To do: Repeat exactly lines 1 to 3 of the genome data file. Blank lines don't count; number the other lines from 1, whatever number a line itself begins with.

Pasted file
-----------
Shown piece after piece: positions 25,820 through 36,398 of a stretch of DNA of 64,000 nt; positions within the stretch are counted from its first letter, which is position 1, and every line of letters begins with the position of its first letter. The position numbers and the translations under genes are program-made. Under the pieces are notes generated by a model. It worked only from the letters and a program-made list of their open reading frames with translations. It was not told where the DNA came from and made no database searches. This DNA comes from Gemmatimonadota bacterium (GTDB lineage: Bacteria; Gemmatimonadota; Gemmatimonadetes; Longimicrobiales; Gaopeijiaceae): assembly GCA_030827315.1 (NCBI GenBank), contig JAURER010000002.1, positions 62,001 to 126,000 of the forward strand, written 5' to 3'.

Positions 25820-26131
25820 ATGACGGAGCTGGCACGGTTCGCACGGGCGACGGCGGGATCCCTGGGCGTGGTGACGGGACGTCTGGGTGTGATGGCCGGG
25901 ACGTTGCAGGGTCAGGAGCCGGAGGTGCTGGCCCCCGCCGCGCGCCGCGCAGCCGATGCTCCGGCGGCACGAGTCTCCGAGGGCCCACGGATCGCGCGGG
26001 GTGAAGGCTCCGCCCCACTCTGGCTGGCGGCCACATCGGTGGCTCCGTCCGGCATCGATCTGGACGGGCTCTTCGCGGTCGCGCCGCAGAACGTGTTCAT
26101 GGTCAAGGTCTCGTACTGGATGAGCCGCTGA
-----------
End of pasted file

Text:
Shown piece after piece: positions 25,820 through 36,398 of a stretch of DNA of 64,000 nt; positions within the stretch are counted from its first letter, which is position 1, and every line of letters begins with the position of its first letter. The position numbers and the translations under genes are program-made. Under the pieces are notes generated by a model. It worked only from the letters and a program-made list of their open reading frames with translations. It was not told where the DNA came from and made no database searches. This DNA comes from Gemmatimonadota bacterium (GTDB lineage: Bacteria; Gemmatimonadota; Gemmatimonadetes; Longimicrobiales; Gaopeijiaceae): assembly GCA_030827315.1 (NCBI GenBank), contig JAURER010000002.1, positions 62,001 to 126,000 of the forward strand, written 5' to 3'.

Positions 25820-26131
25820 ATGACGGAGCTGGCACGGTTCGCACGGGCGACGGCGGGATCCCTGGGCGTGGTGACGGGACGTCTGGGTGTGATGGCCGGG